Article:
Very many thanks for your letter last Sunday, dated Jan 3rd. There was an extra mail out on Tuesday this week, & I know I wrote to you by that mail, but I don’t seem to have jotted it down in my diary, a thing I always do nowadays & I find it most useful. My sword has’nt turned up yet, but Cox is retrieving it from the Customs & various other obstacles & says he is sending it along very shortly.
Yes I sent off those rugs at last; I’m afraid I did’nt send them all to you, but I wrote the address of each of the girls on 5 of them & sent one to you. I hope I did’nt promise them all to you originally! But I suppose most of them will find a resting place in Delaford eventually. Thanks awfully for getting Nell the gloves; she had’nt got them when she wrote last mail but I know she’ll love them.
I can’t understand how Topher has managed to join Dick, as Dick is with Indian cavalry & there are no Europeans in the Indian cavalry except the officers; but perhaps things are a little more elastic in France, anyhow it’s awful nice for them both. I see one of the Yeatman boys has been wounded again; that’s Harry in the Wilts is’nt it; was’nt he wounded before, I remember him being at Delaford one day, & is’nt he the one in the flying corps now? I hope he’s all right. So glad Willie Perkins has got home on leave at last; he certainly deserves it.
Poor old Dryden hard at work again in the Bank. How I hate the idea of her being there & I shall be awful glad the day she chucks it. I think it’s most frightfully good of her to stick it the way she does, splendid, but I’m sure she could find somewhere where the work would be far more genial & less tiring, & I think she’s wasted in a stuffy old Bank. I haven’t eaten the plum pudding yet; I’ve been dining out such a lot lately.
I have been out to dinner once or twice, & various teas & tennis, & a dance last night, so I’m very frivolous are’nt I! A regular Cordwalles dinner at the Miles the other night, Metcalfe & I were there, & Ricketts who was at Stoke Poges next door, you remember we used to play them at cricket & footer. I wish you’d look up the Cordwalles Chronicle of 1897 & see how we fared against Stoke Poges at cricket that year, & if any of us made any runs, especially Ricketts, who swears he was playing for Stoke Poges & made a lot!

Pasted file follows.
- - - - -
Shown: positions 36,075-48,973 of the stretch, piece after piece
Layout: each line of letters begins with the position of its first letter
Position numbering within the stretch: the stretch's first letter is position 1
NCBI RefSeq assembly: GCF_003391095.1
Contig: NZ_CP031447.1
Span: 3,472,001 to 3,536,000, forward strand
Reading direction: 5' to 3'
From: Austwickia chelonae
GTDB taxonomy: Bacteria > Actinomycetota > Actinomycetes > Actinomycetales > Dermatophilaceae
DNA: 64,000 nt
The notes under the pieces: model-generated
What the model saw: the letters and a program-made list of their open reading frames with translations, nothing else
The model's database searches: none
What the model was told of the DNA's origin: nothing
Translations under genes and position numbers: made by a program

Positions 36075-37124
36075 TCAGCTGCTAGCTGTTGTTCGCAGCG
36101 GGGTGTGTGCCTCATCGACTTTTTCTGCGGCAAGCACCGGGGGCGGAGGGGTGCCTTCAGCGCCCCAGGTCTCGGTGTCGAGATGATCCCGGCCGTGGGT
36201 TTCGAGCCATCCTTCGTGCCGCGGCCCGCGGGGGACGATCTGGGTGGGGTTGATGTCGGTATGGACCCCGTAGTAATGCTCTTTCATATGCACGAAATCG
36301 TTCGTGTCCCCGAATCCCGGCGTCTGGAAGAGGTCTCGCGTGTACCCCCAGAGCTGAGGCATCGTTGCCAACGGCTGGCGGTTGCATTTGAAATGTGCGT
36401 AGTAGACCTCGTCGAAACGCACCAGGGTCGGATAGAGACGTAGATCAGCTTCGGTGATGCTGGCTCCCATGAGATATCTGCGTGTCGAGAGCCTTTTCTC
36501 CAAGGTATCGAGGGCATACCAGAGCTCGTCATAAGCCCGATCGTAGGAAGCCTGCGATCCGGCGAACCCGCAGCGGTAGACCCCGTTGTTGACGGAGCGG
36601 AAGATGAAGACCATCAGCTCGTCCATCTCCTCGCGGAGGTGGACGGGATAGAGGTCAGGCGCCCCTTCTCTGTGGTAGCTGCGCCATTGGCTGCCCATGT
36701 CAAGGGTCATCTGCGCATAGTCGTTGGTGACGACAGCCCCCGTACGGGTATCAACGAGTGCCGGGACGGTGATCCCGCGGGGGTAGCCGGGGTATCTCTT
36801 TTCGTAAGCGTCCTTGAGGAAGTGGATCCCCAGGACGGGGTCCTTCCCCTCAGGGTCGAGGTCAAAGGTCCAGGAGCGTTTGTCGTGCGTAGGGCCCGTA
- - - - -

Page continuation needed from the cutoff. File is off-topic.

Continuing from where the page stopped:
How we talked & rattled up the past; Miles came to the conclusion that he remembered being a robin in the acting, when Metcalfe & I were an old man & his wife, & we recalled a thousand & one incidents long forgotten. I loved it all & I think I must write and tell Mr Fowler, I think he would be interested, on the mantlepiece in their drawing room was a photograph of Poppy Gough, Lady Miles’ best friend! A small world, & now I remember surely the Goughs were at Cordwalles later on were’nt they? Lady Miles told me one had been killed & one wounded. Poppy calls herself Mona now, & they write to each other every mail so I sent various messages to Poppy, though I can’t say I ever knew her very well. I remember her frizzy hair well, & of course we all went to all those dances together.
I had a tremendous Guildford F.F. with Mrs Moss when I dined there last Wednesday. She says she will certainly come round & see you when she gets a chance. I dined with Fox & some lady friend of his at the Club last night & there was a very cheery dance afterwards. Everyone was in such good form & everyone knew everyone else so it was quite a good show.
The Viceroy gave away various medals & decorations to Indian troops at Viceregal Lodge last Tuesday, quite a good show but rather long & boring, as there were 200 recipients of medals! However it was a gay scene & lots of colour. I have been playing tennis & teaing with the Bingleys too, & have made great friends with them, they are awfully nice people; I told Mrs B. you remembered her quite well, I thought it was best to!!
Must change for dinner. Turned nice & cold again now after the rain. We have had 6 new officers in the last week, so are now quite a big mess.
Best love to all
Yr loving son
Photos from Cordwalles School, 1890s
Viceregal Lodge today